BSD / GPL compatibility
jcowan at reutershealth.com
Wed Feb 16 20:47:21 UTC 2000
Ian Grigg wrote:
> > Free/open-source software is decidedly published: it is made
> > available to any member of the public who can pay the
> > owner's price ($0).
> I can't back up my claim of publication, so I'll leave
> that one for now...
According to the U.S. Copyright Office FAQ
is defined by statute as "the distribution of copies [...]
of a work to the public by sale or other transfer of ownership,
or by rental, lease, or lending. The offering to distribute copies
[...] to a group of persons for purposes of further distribution,
public performance, or public display constitutes publication."
Putting source on Sunsite is obviously publication; any member
of the public may obtain a copy there.
(I have removed statutory text relevant only to audio recordings.)
> I've never come across this term, and can't find any useful
> description on what it is from google. If a "copyright license"
> is not a contract, what is it? Do you have a reference to
> this concept?
It's basically a statement by the copyright holder, which may
but need not be in writing, granting someone (or the general
public) certain rights from the bundle of rights called
"copyright ownership". For example, I hereby license you to
make five verbatim copies of this email and give them away
to whomever you like, but not to sell them. That's a copyright
If the license *transfers* my copyright ownership to you in its
entirety, then you become the copyright owner, I have no special
rights, and the license must be in writing. The Copyright Office
will register license transfers if you ask them to.
> > You must include the *text* of the license, but the derived work
> > as a whole may be licensed under any license, including a
> > proprietary one.
> Sorry, I don't read that. What is your logic that says that the
> covered code is permitted to be re-licensed? It permits redistribution
> under the licence, clearly, as it says you can only redistribute if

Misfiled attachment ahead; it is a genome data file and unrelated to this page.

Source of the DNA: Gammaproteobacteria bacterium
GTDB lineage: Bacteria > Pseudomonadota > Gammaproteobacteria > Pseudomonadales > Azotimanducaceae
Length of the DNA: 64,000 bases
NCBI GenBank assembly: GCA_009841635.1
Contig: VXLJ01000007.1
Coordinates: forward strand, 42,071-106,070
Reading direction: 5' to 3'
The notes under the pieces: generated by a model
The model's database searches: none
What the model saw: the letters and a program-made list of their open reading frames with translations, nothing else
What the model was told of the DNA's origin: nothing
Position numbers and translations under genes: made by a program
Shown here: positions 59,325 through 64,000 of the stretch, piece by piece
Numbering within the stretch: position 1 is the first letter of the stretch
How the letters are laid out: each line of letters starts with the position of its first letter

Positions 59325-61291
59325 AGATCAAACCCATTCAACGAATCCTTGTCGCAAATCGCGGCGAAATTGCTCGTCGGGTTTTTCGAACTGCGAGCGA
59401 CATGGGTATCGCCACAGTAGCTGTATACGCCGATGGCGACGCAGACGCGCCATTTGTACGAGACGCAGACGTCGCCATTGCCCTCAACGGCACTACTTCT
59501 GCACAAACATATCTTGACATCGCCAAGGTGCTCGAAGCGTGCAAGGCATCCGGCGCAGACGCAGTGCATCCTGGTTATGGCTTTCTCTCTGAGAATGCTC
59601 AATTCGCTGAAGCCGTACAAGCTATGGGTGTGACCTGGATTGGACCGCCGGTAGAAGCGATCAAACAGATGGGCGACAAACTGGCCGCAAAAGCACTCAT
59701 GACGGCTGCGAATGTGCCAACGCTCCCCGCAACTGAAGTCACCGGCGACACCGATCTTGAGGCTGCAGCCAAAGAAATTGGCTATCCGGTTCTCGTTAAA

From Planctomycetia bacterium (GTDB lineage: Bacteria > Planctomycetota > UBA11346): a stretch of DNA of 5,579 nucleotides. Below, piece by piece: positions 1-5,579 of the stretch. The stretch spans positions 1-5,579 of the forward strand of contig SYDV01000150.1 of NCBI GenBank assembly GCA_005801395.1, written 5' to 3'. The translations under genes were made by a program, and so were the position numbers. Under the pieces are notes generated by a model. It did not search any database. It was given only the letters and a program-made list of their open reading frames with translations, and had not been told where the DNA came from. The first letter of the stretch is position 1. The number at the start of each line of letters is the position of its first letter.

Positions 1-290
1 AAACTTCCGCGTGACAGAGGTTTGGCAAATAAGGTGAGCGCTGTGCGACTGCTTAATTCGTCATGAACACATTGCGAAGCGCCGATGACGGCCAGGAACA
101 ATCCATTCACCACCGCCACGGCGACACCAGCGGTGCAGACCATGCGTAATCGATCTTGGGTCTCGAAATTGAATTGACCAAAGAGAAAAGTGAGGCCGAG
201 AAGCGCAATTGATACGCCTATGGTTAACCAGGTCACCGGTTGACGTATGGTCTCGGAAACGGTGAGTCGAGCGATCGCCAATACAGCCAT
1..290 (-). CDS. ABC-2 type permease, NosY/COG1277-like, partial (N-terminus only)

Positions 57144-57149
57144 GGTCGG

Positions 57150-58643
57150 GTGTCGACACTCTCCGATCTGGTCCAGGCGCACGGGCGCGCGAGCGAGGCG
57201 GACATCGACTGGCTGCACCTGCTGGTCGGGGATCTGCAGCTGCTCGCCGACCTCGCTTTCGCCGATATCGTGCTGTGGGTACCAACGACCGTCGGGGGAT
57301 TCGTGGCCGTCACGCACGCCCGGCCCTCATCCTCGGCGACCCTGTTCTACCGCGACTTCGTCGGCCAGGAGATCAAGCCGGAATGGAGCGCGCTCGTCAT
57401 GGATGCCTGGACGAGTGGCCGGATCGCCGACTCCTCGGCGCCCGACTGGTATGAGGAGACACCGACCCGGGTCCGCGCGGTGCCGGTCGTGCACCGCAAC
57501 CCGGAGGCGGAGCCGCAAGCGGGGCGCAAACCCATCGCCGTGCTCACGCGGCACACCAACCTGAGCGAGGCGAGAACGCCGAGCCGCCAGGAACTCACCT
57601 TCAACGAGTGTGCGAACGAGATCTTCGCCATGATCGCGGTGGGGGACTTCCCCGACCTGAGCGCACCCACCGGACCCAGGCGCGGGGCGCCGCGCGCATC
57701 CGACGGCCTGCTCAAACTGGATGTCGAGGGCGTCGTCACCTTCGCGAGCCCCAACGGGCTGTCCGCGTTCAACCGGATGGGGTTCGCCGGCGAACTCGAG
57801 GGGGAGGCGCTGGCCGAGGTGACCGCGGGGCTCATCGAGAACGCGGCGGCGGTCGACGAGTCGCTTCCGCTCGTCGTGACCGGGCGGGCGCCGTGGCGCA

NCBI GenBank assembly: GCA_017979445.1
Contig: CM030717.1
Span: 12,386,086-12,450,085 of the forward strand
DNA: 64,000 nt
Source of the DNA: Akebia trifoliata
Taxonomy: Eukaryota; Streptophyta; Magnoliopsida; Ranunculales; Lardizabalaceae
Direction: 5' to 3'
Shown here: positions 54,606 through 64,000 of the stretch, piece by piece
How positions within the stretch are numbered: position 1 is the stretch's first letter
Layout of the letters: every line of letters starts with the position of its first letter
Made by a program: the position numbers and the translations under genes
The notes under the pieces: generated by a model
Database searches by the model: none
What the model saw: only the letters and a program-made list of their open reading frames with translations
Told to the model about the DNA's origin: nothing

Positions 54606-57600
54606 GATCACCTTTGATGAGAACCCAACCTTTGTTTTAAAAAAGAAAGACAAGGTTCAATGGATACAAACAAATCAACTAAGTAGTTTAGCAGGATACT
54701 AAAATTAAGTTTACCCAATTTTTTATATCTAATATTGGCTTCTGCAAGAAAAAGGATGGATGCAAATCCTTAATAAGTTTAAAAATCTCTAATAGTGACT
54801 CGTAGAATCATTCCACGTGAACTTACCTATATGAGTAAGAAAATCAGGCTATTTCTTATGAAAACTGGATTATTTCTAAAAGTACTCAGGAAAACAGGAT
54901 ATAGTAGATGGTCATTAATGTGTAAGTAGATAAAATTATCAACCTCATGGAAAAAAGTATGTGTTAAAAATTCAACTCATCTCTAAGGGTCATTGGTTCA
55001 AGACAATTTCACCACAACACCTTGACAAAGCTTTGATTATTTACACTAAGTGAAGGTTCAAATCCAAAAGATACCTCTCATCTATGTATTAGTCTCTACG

> you include the licence (and usage in a similar fashion).
The covered code itself may not have its license changed by someone
other than the copyright holder. What I was referring to is the license
under which the derivative work as a whole is distributed. I can
incorporate MIT/BSD licensed code in my proprietary work and license
it as restrictively as I like, provided I include the *text* of the
license (copyright notice, permissions, etc.) with the proprietary work.
> Re-licensing seems to be a different thing than use and redistribution,
> more akin to changing the authorship or copyright than the former lesser
> rights. The best you can get out of the BSD licence is that it does
> not state specifically whether relicensing is permitted, and for my
> money, I'd err on the side of this being a right reserved to the owner.
Indeed, there is no "relicensing" in this sense. There is only
making derivative works under one or another license, subject to the
conditions of that license.
> Which is not incompatible with redistribution nor usage, all
> of those products (presumably) include the MIT licence, and
> thus are redistributing the MIT code in used form, not relicensing
Schlingt dreifach einen Kreis vom dies! || John Cowan <jcowan at reutershealth.com>
Schliesst euer Aug vor heiliger Schau, || http://www.reutershealth.com
Denn er genoss vom Honig-Tau, || http://www.ccil.org/~cowan
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